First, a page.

My Worst Mistake

As I collect writing examples for future posts and compose a response to a couple great recent comments from readers, I’ll share the story of the worst mistake I’ve ever made.

This was a few years into my career, when I was associate editor at a business magazine in the Midwest. I had been on the job only a few weeks when one day the marketing director rushed into my office and shoved some papers in front of me. “This is a program for a luncheon event we’re hosting in a couple weeks. I need you to proof this right away; it’s late.”

I did as I was told, rushing through the proof and hustling it back to her office. Then I forgot all about it till a couple weeks later, when I was at the event. As I took my seat in the hotel ballroom, I noticed the other attendees pointing and laughing at the program I had proofread. This made me nervous. Nothing in that program was supposed to be humorous. Why were they laughing?

I asked the person sitting next to me, a co-worker, what was so funny. He looked over the program and then laughed himself. Then he pointed it out to me:

One of the speakers at the event was the president of the statewide association for certified public accountants. Except that, in the program I had proofread, public was missing its “l.” I had rushed through the proofreading so quickly that I didn’t take the time to look for common misspellings. Or unfortunate ones.

I don’t know of too many copy editors who have learned of their worst mistakes in real time, among their readership. But I do know it was one of the more uncomfortable moments of my career. I somehow managed to keep the job, and stayed on with the company for two more years. You had better believe, though, that I’ve never made that mistake again. In fact, for the rest of my time at the magazine, I had a Post-it note affixed to my computer monitor bearing the word public. The “l” was written in red.

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Comments
14 Responses to “My Worst Mistake”
  1. Pat says:

    Remember, Gaines, we did that at the college paper, too. It was a Web only hed. Something about “pubic institutions.”

  2. I still cringe at one of my typos that made it past my assignment editor and the copy desk before the section editor caught it at the last minute. It was a story about the marketing of oatmeal (not the most exciting topic) in which someone told me something like “there is nothing better in the morning like a hot bowl of oatmeal.” But I had typed “bowel” instead of “bowl.” Perhaps there is nothing better in the morning than a hot bowel of oatmeal but I’m sure glad that phrase didn’t make it into the paper.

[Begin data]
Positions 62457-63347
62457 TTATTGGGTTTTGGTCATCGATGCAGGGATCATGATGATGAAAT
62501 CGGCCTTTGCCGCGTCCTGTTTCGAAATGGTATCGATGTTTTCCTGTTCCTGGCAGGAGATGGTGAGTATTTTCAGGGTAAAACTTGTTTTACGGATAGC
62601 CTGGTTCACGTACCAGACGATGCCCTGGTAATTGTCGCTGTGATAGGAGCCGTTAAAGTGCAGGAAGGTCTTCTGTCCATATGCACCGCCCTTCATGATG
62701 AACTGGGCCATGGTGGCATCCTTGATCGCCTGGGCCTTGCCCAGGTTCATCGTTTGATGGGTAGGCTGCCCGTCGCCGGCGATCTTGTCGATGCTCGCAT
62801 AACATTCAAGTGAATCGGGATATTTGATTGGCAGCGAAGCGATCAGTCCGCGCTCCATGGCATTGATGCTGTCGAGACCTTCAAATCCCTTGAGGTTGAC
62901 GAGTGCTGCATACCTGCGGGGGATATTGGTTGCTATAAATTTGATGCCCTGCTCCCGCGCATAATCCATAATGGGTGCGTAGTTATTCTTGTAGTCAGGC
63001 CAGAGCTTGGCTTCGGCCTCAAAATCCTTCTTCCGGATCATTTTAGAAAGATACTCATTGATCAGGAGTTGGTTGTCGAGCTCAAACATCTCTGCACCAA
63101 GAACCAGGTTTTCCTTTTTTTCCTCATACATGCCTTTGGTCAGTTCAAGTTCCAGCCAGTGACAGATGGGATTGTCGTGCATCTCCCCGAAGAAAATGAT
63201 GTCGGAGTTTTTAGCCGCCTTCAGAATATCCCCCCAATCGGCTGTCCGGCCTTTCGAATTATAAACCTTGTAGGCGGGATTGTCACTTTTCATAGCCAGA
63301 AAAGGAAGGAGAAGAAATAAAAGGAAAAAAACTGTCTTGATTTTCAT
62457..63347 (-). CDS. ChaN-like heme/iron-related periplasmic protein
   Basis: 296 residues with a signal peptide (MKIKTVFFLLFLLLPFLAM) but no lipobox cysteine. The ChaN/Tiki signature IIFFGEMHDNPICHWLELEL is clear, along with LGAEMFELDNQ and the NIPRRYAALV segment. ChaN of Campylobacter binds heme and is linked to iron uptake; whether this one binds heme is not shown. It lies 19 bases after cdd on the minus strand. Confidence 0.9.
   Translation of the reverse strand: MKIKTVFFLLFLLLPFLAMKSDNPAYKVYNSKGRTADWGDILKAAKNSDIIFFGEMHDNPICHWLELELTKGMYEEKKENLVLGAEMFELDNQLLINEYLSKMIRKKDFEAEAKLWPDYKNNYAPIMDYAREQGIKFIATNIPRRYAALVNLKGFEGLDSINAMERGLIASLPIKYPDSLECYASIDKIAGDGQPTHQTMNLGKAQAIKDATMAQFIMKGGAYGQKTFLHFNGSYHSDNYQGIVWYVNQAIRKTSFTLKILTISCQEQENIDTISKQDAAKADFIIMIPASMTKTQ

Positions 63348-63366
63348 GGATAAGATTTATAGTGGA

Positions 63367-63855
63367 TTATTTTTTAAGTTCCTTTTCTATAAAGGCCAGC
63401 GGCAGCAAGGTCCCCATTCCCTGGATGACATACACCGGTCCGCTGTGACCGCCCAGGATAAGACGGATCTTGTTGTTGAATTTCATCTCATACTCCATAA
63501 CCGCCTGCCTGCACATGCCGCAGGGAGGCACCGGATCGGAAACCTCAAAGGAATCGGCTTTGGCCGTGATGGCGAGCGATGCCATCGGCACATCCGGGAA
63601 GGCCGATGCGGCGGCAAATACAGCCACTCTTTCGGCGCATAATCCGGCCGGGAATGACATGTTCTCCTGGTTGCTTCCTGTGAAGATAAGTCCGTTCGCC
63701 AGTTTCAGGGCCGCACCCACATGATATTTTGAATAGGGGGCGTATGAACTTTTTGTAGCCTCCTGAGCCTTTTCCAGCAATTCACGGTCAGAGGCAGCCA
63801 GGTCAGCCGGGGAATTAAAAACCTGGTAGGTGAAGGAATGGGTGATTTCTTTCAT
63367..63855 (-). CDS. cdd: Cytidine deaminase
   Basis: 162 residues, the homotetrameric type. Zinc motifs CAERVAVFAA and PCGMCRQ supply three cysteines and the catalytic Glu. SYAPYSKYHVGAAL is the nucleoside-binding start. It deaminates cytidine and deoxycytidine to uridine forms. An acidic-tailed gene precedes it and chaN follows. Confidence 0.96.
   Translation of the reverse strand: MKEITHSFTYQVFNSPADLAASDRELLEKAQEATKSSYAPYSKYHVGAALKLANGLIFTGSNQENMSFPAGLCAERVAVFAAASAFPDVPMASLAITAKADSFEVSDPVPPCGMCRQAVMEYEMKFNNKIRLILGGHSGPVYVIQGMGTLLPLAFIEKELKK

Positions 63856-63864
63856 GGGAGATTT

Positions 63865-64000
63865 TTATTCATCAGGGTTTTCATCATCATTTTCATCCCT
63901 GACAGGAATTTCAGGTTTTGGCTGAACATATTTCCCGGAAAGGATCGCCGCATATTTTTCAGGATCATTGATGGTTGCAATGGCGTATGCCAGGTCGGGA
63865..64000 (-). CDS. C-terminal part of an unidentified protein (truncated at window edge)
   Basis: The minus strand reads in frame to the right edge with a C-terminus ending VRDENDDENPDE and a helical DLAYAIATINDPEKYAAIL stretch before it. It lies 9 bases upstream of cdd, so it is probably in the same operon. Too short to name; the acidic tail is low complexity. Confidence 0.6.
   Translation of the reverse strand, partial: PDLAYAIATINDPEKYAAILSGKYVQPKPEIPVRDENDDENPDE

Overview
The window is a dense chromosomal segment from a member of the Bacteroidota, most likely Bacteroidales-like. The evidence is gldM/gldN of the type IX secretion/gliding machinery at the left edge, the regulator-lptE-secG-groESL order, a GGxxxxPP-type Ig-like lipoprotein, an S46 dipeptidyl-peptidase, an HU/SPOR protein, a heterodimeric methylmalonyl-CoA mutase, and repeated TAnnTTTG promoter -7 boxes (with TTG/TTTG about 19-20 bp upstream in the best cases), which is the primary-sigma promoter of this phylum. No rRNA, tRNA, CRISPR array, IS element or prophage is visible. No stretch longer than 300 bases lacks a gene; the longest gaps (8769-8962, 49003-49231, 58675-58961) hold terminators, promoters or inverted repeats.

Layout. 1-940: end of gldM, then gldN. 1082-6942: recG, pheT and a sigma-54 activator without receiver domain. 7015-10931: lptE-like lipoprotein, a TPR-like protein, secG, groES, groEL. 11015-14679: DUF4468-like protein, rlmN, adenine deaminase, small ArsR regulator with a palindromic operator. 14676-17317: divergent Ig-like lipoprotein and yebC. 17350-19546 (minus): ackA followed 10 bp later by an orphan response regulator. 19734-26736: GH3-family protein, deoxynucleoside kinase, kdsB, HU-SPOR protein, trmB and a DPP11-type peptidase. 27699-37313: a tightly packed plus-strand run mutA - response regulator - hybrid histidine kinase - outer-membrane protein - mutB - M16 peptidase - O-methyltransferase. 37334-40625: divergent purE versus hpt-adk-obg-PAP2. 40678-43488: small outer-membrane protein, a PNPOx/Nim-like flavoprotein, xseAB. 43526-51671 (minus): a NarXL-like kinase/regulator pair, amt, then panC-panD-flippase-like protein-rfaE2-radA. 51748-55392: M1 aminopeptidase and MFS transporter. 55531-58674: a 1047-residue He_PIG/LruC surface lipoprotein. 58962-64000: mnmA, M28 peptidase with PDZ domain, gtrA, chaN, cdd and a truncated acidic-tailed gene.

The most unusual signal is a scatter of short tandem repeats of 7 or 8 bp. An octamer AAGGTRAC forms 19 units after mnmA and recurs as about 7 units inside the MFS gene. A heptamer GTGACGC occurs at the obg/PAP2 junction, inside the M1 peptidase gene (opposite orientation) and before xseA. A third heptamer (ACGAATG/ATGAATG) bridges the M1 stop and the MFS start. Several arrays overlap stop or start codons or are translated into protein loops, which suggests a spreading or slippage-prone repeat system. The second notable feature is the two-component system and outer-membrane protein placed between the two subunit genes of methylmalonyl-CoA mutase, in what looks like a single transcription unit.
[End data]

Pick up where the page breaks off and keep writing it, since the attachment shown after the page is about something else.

• cbgaines says:

      Ah yes. This was another doozy from the college paper during the semester when I was one of the copy chiefs. The headline for our coverage on a parade for the basketball team read “HEROS WELCOME” instead of “HEROES’ WELCOME” (at least I think that was it). Thankfully, that was another day I wasn’t working.

  3. Z says:

    Ahhh, Gaines. Despite that mistake you went on to have a stellar career.

    In an event listing that I was rushing through at my first job out of college, instead of “BAND CONCERT” I missed the “N” and it printed as “BAD CONCERT.”

    I told my boss it was a good thing, like “That concert was so Baaaad!” She then fired me.

  4. Sara says:

    haha good times. Do you also remember the time you threw away the intern’s notes?

  5. BartE says:

    In a just world, the spelling checker would figure out the context and catch the gaff, even though the offending word is in the dictionary. Butt in the world we got…

  6. Gendy says:

    Hahaha! My boyfriend in college did something similar. He turned in a term paper with the subtitle “Pubic vs. Private Art.” The professor returned with something like, “I do not understand the contrast. Pubic is already private.”

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